by Jonathan Teller-Elsberg
Whether or not you’ve read Rachel Carson’s classic book, Silent Spring, you likely know the basic gist that synthetic pesticides have nasty, unintended side effects. This is true for insecticides, fungicides, and all the other –cides (from the Latin for “killer”) marketed to growers as the solution to disease and pest damage. In 2007, the most recent year for which the EPA provides data, approximately 20 percent of all pesticides in the U.S. were used outside of agriculture (meaning largely in gardens and yards), amounting to the release of 173 million pounds of active ingredients.
The chemicals with the most disturbing and far-reaching side effects are those that come out of the petrochemical industry. While the DDT of Carson’s era has since been banned for agricultural use throughout the world, numerous synthetics continue to be used both in commercial farming and home gardening. That said, non-synthetic compounds (whether or not qualifying as organic) can also be rather dangerous to “non-target organisms,” whether human or beneficial insect, fungus, or bacterium.
To reduce or eliminate your reliance on garden chemicals, begin with a long-term, preventative perspective. For example, give fruit trees and shrubs enough space to allow good airflow, which reduces moisture on leaves and fruit, thus reducing risk for many fungal infections. Similarly, be sure to prune properly, which helps with airflow as well as letting sunlight penetrate the canopy. Choose disease resistant cultivars. Plant a wide diversity of suitable companions under and near your fruit trees and shrubs, such as those that support beneficial insects. Apply woodchip mulch and the appropriate compost to promote healthy soil biology, which in turn strengthens your plants ability to resist and cope with disease; note that woody plants benefit from different compost than do annual garden vegetables, specifically, compost dominated by fungal rather than bacterial biomass.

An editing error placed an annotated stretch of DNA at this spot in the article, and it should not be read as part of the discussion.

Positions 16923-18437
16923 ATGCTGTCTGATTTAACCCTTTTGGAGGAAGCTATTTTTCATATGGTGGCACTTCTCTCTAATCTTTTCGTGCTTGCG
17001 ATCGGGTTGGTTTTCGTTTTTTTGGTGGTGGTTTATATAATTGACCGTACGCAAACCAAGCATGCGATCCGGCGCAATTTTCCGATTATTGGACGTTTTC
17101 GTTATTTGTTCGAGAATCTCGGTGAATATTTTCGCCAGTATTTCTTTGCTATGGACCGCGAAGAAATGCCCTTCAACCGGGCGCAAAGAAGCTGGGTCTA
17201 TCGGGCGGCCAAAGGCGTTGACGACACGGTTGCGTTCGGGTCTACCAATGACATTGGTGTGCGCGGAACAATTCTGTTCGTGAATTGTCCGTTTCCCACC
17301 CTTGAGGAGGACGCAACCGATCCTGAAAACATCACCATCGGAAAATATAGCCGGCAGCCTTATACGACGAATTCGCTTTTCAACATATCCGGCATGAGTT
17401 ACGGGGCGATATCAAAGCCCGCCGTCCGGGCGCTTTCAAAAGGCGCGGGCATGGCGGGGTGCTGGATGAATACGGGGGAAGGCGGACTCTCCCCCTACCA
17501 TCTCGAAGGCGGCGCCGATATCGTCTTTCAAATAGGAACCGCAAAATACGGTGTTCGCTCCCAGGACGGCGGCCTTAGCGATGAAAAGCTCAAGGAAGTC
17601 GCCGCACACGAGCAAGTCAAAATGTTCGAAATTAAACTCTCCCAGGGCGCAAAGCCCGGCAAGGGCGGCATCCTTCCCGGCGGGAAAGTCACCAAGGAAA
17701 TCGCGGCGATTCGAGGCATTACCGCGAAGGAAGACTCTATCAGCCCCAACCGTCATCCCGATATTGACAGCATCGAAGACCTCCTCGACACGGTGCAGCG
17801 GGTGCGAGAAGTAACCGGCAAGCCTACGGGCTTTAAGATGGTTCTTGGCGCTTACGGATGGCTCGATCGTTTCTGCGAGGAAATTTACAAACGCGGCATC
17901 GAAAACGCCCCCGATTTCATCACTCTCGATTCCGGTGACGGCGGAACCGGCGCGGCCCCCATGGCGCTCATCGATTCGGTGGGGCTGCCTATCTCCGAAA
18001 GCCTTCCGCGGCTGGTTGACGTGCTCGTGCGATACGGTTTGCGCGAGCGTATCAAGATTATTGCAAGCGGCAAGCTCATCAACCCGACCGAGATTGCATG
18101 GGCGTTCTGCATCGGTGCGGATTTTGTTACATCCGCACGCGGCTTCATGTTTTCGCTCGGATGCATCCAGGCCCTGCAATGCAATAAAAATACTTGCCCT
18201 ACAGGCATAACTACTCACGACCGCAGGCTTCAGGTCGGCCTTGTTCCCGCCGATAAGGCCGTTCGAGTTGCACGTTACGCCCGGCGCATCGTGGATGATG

Until your long-term strategies come into their own (and even after), you may still be confronted by the occasional insect onslaught or damp, disease-prone season. Even then, before utilizing a chemical spray, consider the first alternative of simply doing nothing. How much damage will the insect or fungus you are faced with cause? For example, you won’t win a prize for prettiest apple if you have flyspeck (caused by the fungus Zygophiala jamaicensis) but the fruit will still be perfectly edible. Each of us must judge for ourselves what level of aesthetics and quantity of harvest is worth the labor, cost, and possible health hazard of a spray solution.
The fact remains that some plant pests and diseases are potentially severe and require an active response. The first rule is to make sure you know what you are up against: just because you see an insect on your tree doesn’t mean it’s the species causing harm. Often, harmful insects can be held at bay with traps and other low-impact techniques. If push comes to shove, you might feel the need to nip fungal diseases in the bud with copper or sulfur.
Despite the title of this article, the act of spraying is not itself a problem. To learn more about promoting orchard health, I strongly recommend Michael Phillips new book, The Holistic Orchard. As part of his regimen for promoting orchard health and disease resistance, he recommends a variety of beneficial sprays that include such things as whole Neem oil and effective microorganisms.